Walter Franklin Bond
- Bats Left, Throws Right
- Height 6' 7", Weight 228 lb.
- School Lane College
- Debut April 19, 1960
- Final Game May 7, 1967
- Born October 19, 1937 in Denmark, TN USA
- Died September 14, 1967 in Houston, TX USA
Walt Bond, who died young, had one of the all-time best cups of coffee when he slugged .800 in 50 at-bats for the Cleveland Indians in 1962. His performance was particularly noteworthy since the team as a whole slugged .388.
Bond, who was huge for the time - 6' 7" - was signed by the Indians in 1957, and had 131 at-bats with them in 1960 at age 22. It was a tough time to try to break into the outfield, as the Indians had Harvey Kuenn at age 29, Jim Piersall at age 30, and Tito Francona at age 26. He had another 52 at-bats in 1961 with the Indians before the terrific cup of coffee in 1962.
He played with Salt Lake City Bees for most of 1962 and for the Jacksonville Suns in 1963. He was not in the majors that season, but the Houston Colt .45s bought him after the season and made him a regular in the outfield and at first base in 1964. He responded by hitting .254 with 20 home runs. His 20 home runs were by far the highest on the team (the next best was 12 and after that 8), and his 85 RBI led the team as well. His 7 triples tied for the team lead. His .254 batting average was much higher than the .229 team average. At age 26, he was six years older than youngsters Joe Morgan and Rusty Staub, who were struggling to find places on a team that had oldsters such as Nellie Fox at age 36.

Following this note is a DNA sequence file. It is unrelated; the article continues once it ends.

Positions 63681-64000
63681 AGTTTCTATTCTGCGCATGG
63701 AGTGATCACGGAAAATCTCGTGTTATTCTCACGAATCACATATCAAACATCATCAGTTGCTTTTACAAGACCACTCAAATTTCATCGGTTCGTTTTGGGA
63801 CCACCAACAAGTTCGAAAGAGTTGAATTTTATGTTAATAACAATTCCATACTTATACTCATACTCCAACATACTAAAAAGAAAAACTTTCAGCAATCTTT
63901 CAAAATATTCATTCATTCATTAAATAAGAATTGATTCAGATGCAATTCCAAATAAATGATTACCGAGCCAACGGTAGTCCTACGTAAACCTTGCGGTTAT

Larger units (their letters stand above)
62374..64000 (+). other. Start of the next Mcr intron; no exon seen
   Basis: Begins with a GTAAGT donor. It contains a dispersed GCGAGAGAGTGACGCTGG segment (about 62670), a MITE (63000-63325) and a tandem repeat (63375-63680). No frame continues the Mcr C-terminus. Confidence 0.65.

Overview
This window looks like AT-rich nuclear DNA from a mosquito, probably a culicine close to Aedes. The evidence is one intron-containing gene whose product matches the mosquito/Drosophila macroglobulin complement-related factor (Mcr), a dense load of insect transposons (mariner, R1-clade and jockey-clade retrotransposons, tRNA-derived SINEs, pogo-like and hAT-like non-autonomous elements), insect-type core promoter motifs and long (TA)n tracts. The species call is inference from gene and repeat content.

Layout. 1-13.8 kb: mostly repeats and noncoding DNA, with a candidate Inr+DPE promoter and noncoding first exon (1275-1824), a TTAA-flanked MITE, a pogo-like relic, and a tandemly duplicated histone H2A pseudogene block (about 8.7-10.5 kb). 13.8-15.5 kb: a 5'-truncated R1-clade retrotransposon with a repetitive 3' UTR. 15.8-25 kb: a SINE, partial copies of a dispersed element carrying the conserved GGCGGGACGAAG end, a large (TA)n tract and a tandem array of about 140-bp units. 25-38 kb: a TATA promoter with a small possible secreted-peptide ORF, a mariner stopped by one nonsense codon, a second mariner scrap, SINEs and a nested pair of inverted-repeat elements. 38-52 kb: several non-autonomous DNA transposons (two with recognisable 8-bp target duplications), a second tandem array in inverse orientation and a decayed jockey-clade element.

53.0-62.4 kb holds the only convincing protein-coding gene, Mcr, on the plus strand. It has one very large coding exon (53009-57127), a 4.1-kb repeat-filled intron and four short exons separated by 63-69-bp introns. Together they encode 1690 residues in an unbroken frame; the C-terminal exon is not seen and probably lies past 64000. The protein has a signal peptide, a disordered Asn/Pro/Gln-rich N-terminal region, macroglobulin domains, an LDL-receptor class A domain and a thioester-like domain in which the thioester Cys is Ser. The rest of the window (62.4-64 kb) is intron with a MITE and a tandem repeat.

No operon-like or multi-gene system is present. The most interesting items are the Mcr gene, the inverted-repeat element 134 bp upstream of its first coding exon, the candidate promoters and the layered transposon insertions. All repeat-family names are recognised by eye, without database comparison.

In 1965, his batting average went up to .263, twenty-six points higher than the team average. His power dropped after the team moved to the spacious Astrodome, although his .366 slugging percentage was also twenty-six points higher than the team slugging percentage.
He did not play in the majors in 1966 (he played with the Denver Bears), but finished up with another great cup of coffee with the Minnesota Twins in 1967 when he slugged .562 in 16 at-bats. His leukemia, which recurred early in the 1967 season, cut his season short and also his life. Harmon Killebrew slugged .558 that year for the Twins, and it was also the Rookie of the Year season for Rod Carew.
He was the tallest man to play centerfield in major league history until joined by Aaron Judge, also 6' 7", in 2018.
He died of leukemia at age 29.
- 20-Home Run Seasons: 1 (1964)
-  Article on Walt Bond in The Hardball Times.